FHS musical set for April

Photo by Barbie Porter
Sydney Rodeman shows one of the many Cowardly Lion poses she will take to the stage for the Frazee High School musical this April.

By Barbie Porter

Editor 

Sydney Rodeman looks forward to taking the stage and playing the part of a coward who finds courage.

The daughter of Lisa and Todd Rodeman will play the Cowardly Lion in the “Wizard of Oz” musical, set to debut in early April at Frazee High School.

She tried for the role of the Cowardly Lion because she wanted to play an overly-dramatic character. Rodeman also liked the Cowardly Lion’s backstory.

The Cowardly Lion is supposed to be a king, but feels his fear decreases his worth. While he acts in moments many would be gripped with fear, he doesn’t understand that is courage. So, he joins Dorothy on her travels to see the Wizard of Oz, in hopes he will grant him courage.

Rodeman examined the character and herself, and found commonalities, such as the initial appearance of almost being cocky. 

“When you get to know me you see I have flaws like everyone.”

Sydney Rodeman

A trait that she wasn’t too familiar with was being a coward. She had to consider what traits a coward may have that are non-verbal and built mannerisms to show the audience about her character without a word.

“I do things like fidget and hide,” she said.

Having the audience see all their hard work is what Rodeman looks forward to the most. Especially to have her family in the seats and join in the fun.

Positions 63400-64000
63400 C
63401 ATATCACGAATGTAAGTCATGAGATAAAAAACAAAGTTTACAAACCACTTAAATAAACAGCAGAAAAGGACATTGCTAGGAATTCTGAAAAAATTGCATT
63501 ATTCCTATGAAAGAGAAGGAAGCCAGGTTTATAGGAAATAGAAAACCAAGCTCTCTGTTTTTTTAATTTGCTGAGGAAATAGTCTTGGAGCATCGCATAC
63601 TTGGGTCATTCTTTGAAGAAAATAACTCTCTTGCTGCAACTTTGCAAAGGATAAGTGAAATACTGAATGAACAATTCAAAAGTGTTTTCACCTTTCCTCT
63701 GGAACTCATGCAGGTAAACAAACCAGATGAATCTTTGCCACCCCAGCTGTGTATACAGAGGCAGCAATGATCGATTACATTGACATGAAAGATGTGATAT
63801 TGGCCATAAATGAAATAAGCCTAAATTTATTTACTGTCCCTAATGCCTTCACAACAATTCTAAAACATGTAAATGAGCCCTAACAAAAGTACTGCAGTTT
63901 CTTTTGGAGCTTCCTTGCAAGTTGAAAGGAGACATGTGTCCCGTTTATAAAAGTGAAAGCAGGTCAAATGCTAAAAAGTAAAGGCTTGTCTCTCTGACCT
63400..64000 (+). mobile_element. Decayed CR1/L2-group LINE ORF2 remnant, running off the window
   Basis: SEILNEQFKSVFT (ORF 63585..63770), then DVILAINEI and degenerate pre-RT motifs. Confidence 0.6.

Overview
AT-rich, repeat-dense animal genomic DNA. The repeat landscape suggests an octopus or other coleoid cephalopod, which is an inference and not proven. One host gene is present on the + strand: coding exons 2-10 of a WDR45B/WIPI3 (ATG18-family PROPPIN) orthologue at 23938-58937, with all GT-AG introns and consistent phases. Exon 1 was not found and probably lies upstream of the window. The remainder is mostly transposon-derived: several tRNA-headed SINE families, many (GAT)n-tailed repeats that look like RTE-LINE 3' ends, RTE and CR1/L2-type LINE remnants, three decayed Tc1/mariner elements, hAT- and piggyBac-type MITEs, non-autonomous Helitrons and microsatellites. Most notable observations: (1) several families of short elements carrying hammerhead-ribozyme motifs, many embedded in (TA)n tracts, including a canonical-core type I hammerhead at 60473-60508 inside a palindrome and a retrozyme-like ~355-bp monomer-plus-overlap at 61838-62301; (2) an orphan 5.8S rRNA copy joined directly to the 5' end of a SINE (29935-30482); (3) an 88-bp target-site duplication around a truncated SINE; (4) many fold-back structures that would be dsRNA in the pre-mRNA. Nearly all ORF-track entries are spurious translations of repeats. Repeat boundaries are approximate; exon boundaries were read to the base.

Rodeman has taken the stage at pep fest and school events to sing. Most may assume she had years of training, but it wasn’t until this year that she joined choir. 

“I’ve always enjoyed singing,” she said. “But in choir I learned you can train your voice; you’re not stuck with the vocals you have, there is a process to improve.”

Journey to stage began sophomore year

The rural Frazee resident first joined the musical scene last year. She recalled an e-mail notification to sign-up went out to students. After reviewing her calendar and seeing she had free time, she took a chance.

“I found it was easy to act on stage. It felt like I was just playing around. What was hard was the pace.”

Sydney Rodeman

Rodeman explained, noting when practice starts three months or so before the curtains are pulled back on opening night, it seems there is ample time to learn lines, dances and so forth. However, the time seems to speed up at some point.

This year, the Frazee High School junior knows what to expect. That reduces the nerves that go along with public performances. The director’s guidance also helps a great deal. Rodeman said there are late practices at times, which seem to be when things go wrong. Having those moments is beneficial, as it teaches the actresses and actors what to do if a line is missed.

“We have to roll with it and make it seem like it was all part of the play,” she said.

In her second year in the high school musical, Rodeman continues to have fun with the after-school activity.

  Her cast members make her smile and feel appreciated, and she works to return those feelings of support. 

“Being in the play is the first time I’ve been part of a team,” she said. “I’m in cross country and track, but those are really solo sports. Being part of a team I realized how important each person is, no matter how big or small the part, it wouldn’t work without them.”

Rodeman also applauded the director Amber Sazama for her dedication to the play and the many hours she spends directing the cast.